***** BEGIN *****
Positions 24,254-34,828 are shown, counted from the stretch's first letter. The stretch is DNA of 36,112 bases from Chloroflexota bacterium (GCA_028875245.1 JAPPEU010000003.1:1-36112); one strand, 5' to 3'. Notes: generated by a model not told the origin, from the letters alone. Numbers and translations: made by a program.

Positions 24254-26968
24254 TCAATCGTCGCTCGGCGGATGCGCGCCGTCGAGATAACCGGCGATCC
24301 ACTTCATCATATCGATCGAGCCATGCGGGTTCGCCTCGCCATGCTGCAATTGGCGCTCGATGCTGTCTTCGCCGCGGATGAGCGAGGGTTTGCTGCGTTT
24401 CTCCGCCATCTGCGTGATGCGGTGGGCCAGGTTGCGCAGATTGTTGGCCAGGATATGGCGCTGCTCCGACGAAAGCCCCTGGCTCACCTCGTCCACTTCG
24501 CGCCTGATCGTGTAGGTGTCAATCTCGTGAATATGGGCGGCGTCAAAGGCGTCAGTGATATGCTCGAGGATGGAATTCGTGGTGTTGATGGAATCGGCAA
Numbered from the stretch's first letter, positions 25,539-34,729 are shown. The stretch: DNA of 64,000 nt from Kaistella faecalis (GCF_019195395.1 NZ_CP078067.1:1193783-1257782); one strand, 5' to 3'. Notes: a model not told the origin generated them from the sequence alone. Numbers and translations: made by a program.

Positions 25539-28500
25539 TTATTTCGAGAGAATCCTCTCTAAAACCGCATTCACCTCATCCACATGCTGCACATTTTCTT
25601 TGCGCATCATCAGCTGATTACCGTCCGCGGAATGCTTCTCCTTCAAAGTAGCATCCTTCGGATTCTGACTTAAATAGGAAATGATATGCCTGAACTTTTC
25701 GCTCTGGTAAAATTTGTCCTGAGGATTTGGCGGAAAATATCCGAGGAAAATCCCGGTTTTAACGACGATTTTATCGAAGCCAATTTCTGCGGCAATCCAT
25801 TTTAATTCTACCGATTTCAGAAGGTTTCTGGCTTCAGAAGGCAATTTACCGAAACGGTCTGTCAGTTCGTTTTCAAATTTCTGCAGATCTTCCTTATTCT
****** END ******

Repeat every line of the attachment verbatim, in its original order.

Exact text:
Positions 24,254-34,828 are shown, counted from the stretch's first letter. The stretch is DNA of 36,112 bases from Chloroflexota bacterium (GCA_028875245.1 JAPPEU010000003.1:1-36112); one strand, 5' to 3'. Notes: generated by a model not told the origin, from the letters alone. Numbers and translations: made by a program.

Positions 24254-26968
24254 TCAATCGTCGCTCGGCGGATGCGCGCCGTCGAGATAACCGGCGATCC
24301 ACTTCATCATATCGATCGAGCCATGCGGGTTCGCCTCGCCATGCTGCAATTGGCGCTCGATGCTGTCTTCGCCGCGGATGAGCGAGGGTTTGCTGCGTTT
24401 CTCCGCCATCTGCGTGATGCGGTGGGCCAGGTTGCGCAGATTGTTGGCCAGGATATGGCGCTGCTCCGACGAAAGCCCCTGGCTCACCTCGTCCACTTCG
24501 CGCCTGATCGTGTAGGTGTCAATCTCGTGAATATGGGCGGCGTCAAAGGCGTCAGTGATATGCTCGAGGATGGAATTCGTGGTGTTGATGGAATCGGCAA
Numbered from the stretch's first letter, positions 25,539-34,729 are shown. The stretch: DNA of 64,000 nt from Kaistella faecalis (GCF_019195395.1 NZ_CP078067.1:1193783-1257782); one strand, 5' to 3'. Notes: a model not told the origin generated them from the sequence alone. Numbers and translations: made by a program.

Positions 25539-28500
25539 TTATTTCGAGAGAATCCTCTCTAAAACCGCATTCACCTCATCCACATGCTGCACATTTTCTT
25601 TGCGCATCATCAGCTGATTACCGTCCGCGGAATGCTTCTCCTTCAAAGTAGCATCCTTCGGATTCTGACTTAAATAGGAAATGATATGCCTGAACTTTTC
25701 GCTCTGGTAAAATTTGTCCTGAGGATTTGGCGGAAAATATCCGAGGAAAATCCCGGTTTTAACGACGATTTTATCGAAGCCAATTTCTGCGGCAATCCAT
25801 TTTAATTCTACCGATTTCAGAAGGTTTCTGGCTTCAGAAGGCAATTTACCGAAACGGTCTGTCAGTTCGTTTTCAAATTTCTGCAGATCTTCCTTATTCT